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United States Department of Agriculture

Agricultural Research Service

Research Project: CONTROL OF UNDESIRABLE MIBROBES AND OFF-FLAVORS IN AQUACULTURE WITH NATURAL PRODUCTS

Location: Natural Products Utilization Research

Title: Compounds with Inhibitory Activity Against the Channel Catfish Pathogens Edwardsiella ictaluri and Flavobacterium columnare

Author
item Schrader, Kevin

Submitted to: North American Journal of Aquaculture
Publication Type: Peer Reviewed Journal
Publication Acceptance Date: June 22, 2007
Publication Date: February 7, 2008
Citation: Schrader, K. 2008. Compounds with Inhibitory Activity Against the Channel Catfish Pathogens Edwardsiella ictaluri and Flavobacterium columnare. North American Journal of Aquaculture. 70:147-153.

Interpretive Summary: A large number of compounds, mostly natural compounds, were evaluated in a laboratory bioassay for their toxicity towards the bacteria that cause the two most common types of bacterial diseases in farm-raised channel catfish. Tannic acid and sodium percarbonate were found to be the most promising compounds for future efficacy testing to determine their potential use as therapeutants in managing these bacterial diseases.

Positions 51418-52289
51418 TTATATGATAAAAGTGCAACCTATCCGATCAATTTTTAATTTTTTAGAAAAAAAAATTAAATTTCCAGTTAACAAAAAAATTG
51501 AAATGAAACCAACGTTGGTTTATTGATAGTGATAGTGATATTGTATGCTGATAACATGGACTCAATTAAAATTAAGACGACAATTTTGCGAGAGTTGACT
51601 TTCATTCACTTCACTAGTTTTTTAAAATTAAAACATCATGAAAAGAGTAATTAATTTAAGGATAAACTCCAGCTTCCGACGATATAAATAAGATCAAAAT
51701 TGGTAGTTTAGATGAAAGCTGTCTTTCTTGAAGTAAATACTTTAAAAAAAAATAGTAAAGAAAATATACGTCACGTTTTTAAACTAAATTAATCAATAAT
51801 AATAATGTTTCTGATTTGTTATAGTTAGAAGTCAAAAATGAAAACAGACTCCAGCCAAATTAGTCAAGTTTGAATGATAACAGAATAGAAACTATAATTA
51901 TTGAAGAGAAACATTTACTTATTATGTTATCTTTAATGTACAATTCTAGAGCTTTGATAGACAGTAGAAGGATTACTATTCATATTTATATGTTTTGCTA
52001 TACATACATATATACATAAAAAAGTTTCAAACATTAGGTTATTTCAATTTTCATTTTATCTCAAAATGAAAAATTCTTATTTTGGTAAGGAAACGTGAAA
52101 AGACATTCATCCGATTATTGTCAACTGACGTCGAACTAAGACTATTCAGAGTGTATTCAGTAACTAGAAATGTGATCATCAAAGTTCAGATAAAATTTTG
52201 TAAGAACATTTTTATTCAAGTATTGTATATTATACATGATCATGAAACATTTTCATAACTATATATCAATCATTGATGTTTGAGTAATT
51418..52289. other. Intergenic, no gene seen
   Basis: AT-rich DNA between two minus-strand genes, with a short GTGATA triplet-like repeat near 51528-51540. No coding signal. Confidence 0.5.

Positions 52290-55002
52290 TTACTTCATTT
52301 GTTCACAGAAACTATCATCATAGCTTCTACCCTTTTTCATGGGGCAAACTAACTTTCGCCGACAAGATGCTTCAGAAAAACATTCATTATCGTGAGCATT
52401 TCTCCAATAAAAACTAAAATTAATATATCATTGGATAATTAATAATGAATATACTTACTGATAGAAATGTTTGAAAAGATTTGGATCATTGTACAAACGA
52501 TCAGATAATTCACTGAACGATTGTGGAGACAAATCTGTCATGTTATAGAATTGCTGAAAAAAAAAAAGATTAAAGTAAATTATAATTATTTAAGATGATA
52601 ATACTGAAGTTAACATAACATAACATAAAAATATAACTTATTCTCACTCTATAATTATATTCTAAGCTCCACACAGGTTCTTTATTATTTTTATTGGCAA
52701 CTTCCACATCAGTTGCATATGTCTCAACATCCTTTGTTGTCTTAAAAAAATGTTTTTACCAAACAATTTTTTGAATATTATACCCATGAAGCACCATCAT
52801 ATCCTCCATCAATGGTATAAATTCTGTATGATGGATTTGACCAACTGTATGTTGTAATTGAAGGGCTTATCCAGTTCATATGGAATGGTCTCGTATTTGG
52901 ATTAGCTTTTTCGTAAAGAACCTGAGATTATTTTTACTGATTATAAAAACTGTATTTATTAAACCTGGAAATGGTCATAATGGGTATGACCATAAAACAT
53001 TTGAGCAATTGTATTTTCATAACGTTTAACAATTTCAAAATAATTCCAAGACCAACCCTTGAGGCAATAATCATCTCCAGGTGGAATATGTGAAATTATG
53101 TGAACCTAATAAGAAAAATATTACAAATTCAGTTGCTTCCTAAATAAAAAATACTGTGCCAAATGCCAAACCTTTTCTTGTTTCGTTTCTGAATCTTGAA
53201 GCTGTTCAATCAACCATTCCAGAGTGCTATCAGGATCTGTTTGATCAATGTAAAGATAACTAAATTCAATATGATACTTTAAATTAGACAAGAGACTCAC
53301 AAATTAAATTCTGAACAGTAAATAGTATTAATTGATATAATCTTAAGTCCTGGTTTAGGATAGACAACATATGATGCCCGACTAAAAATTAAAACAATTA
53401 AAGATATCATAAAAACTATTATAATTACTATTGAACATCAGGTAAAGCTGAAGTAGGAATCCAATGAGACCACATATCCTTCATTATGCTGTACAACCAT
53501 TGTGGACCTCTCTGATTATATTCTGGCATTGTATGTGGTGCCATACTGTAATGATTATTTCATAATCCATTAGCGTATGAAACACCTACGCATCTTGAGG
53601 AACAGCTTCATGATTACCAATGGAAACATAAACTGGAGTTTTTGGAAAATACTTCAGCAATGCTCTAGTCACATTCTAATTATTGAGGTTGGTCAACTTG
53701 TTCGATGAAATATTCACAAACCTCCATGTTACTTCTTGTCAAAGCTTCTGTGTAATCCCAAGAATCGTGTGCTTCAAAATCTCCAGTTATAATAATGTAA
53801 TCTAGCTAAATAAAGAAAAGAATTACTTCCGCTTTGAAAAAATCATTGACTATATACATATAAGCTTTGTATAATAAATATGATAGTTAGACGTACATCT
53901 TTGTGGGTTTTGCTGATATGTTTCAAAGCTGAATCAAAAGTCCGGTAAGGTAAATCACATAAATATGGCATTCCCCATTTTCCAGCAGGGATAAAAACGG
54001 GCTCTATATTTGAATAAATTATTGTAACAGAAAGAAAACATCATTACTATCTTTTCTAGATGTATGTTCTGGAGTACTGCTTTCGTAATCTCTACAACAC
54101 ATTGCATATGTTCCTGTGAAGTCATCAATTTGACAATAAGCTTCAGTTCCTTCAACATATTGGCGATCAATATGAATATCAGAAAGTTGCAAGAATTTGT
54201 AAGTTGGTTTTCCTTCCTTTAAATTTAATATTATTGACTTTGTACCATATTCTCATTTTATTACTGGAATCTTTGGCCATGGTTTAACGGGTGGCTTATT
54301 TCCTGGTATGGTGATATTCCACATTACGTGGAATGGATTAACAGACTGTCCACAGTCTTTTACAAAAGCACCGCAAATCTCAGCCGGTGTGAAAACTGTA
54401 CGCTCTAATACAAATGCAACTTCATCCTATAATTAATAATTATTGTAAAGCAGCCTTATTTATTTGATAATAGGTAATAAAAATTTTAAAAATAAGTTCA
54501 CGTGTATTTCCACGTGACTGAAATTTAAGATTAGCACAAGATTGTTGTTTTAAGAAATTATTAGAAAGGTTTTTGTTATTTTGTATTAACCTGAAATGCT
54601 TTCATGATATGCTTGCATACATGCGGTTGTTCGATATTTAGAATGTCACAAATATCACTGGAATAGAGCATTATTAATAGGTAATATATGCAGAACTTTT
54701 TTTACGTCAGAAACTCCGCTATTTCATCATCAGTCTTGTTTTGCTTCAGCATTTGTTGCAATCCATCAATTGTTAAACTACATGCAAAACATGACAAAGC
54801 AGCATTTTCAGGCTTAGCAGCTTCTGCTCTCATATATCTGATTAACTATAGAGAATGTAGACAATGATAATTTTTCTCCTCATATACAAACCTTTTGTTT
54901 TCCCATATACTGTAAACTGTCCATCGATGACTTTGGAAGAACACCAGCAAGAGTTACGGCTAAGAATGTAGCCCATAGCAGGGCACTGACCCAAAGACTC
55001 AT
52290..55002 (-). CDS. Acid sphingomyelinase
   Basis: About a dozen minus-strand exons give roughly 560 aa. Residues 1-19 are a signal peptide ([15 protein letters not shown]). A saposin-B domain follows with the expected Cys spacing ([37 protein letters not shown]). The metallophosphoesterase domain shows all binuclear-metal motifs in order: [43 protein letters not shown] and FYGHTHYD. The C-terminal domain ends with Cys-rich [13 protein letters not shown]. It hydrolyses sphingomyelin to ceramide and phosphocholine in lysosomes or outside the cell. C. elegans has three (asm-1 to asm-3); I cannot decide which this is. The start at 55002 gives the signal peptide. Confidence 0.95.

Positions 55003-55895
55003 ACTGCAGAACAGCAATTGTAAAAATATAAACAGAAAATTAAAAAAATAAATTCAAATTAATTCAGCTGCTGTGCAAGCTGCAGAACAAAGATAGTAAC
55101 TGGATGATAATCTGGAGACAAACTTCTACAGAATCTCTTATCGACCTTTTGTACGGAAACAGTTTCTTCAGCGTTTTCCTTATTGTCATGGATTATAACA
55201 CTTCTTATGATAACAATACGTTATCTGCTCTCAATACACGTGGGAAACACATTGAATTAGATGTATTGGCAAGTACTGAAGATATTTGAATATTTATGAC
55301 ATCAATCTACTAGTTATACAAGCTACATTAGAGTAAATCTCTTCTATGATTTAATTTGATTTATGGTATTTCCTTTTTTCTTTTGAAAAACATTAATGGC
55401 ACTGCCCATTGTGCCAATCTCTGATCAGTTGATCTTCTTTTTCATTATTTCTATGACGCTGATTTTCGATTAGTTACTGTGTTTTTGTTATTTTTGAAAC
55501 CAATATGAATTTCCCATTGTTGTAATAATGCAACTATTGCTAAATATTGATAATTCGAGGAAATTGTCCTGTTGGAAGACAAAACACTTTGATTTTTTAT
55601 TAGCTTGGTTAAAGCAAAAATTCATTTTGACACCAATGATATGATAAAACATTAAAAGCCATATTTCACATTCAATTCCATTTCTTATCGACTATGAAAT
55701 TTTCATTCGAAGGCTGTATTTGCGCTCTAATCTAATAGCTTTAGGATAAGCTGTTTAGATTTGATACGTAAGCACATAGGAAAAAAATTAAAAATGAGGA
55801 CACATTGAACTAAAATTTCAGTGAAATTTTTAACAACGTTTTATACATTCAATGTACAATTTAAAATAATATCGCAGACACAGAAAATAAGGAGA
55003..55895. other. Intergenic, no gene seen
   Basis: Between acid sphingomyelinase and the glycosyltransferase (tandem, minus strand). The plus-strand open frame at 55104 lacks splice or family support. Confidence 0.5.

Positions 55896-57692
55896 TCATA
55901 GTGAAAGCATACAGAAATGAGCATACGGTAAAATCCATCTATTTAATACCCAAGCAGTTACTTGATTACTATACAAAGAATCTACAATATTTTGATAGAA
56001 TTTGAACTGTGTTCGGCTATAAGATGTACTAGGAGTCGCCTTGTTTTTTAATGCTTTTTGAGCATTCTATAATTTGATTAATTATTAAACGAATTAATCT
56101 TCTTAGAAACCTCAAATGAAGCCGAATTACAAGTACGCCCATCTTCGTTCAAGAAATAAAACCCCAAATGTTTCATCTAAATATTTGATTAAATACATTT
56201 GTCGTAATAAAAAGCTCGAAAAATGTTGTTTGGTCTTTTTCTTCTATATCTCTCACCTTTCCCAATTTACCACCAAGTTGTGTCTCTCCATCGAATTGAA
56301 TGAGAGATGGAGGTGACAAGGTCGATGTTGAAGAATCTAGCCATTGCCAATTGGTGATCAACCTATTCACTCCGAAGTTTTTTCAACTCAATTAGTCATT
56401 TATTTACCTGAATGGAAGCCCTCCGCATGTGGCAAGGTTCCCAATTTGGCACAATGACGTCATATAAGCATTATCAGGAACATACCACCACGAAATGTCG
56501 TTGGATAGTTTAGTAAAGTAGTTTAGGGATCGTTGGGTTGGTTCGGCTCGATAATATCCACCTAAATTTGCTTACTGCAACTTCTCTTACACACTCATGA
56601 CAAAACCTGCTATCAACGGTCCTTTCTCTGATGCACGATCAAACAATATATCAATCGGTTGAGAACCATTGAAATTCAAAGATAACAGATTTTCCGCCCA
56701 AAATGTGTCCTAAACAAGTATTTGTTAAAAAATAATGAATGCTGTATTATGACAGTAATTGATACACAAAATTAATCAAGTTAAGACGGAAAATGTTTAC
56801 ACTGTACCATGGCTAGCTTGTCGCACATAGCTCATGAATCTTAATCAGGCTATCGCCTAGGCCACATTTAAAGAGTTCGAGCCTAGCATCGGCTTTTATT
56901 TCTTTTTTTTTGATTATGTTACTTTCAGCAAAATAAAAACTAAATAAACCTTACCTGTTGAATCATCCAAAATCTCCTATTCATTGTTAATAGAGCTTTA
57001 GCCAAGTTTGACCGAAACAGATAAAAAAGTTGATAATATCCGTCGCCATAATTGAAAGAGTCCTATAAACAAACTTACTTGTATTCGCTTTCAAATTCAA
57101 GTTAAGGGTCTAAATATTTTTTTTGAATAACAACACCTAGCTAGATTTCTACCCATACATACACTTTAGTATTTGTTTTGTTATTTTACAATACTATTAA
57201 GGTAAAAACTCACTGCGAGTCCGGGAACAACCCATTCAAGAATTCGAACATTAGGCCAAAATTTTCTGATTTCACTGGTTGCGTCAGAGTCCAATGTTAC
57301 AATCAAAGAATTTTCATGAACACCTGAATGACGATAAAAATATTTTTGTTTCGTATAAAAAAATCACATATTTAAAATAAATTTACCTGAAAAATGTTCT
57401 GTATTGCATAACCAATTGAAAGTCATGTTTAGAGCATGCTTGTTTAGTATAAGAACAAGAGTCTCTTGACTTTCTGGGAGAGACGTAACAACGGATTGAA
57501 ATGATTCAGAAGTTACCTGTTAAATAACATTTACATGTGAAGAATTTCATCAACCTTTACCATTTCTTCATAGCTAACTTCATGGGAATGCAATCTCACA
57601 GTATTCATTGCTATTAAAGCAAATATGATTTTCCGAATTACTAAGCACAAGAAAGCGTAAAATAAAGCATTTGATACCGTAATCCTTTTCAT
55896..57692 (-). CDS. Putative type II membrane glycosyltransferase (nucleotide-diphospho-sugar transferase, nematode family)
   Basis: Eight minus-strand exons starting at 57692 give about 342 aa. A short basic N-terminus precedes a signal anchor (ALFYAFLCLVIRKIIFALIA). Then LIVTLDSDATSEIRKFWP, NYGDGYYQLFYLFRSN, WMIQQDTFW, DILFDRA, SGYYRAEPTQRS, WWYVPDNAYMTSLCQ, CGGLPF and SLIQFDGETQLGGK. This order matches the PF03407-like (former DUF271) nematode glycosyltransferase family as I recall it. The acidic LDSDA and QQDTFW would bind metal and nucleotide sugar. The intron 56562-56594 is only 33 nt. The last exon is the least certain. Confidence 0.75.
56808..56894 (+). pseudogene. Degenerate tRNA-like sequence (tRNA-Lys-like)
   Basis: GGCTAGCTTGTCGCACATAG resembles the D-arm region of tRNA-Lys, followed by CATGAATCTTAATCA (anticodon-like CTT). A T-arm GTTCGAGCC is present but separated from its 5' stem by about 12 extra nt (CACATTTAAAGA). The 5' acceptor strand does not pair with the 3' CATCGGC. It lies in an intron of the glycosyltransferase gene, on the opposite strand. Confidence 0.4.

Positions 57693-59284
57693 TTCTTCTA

Technical Abstract: Enteric septicemia of catfish (ESC) and columnaris, the most common channel catfish Ictalurus punctatus diseases in the southeastern United States, are caused by the bacteria Edwardsiella ictaluri and Flavobacterium columnare, respectively. Although producers may rely on antibiotics and certain therapeutants to help manage these diseases, the discovery of new compounds that are environmentally safe and efficacious alternatives to current antibiotics and therapeutants would benefit the catfish aquaculture industry. A rapid bioassay was used to evaluate compounds as the first step in the discovery process. Tannic acid was found to be highly toxic towards E. ictaluri and F. columnare, and it appears to be promising for future efficacy testing against ESC and columnaris. Sodium percarbonate, an environmentally-safe compound, appears to be promising for future efficacy testing to determine its potential use in managing and preventing F. columnare outbreaks in small-scale systems used to culture catfish or during the transport of catfish.

Last Modified: 7/24/2014
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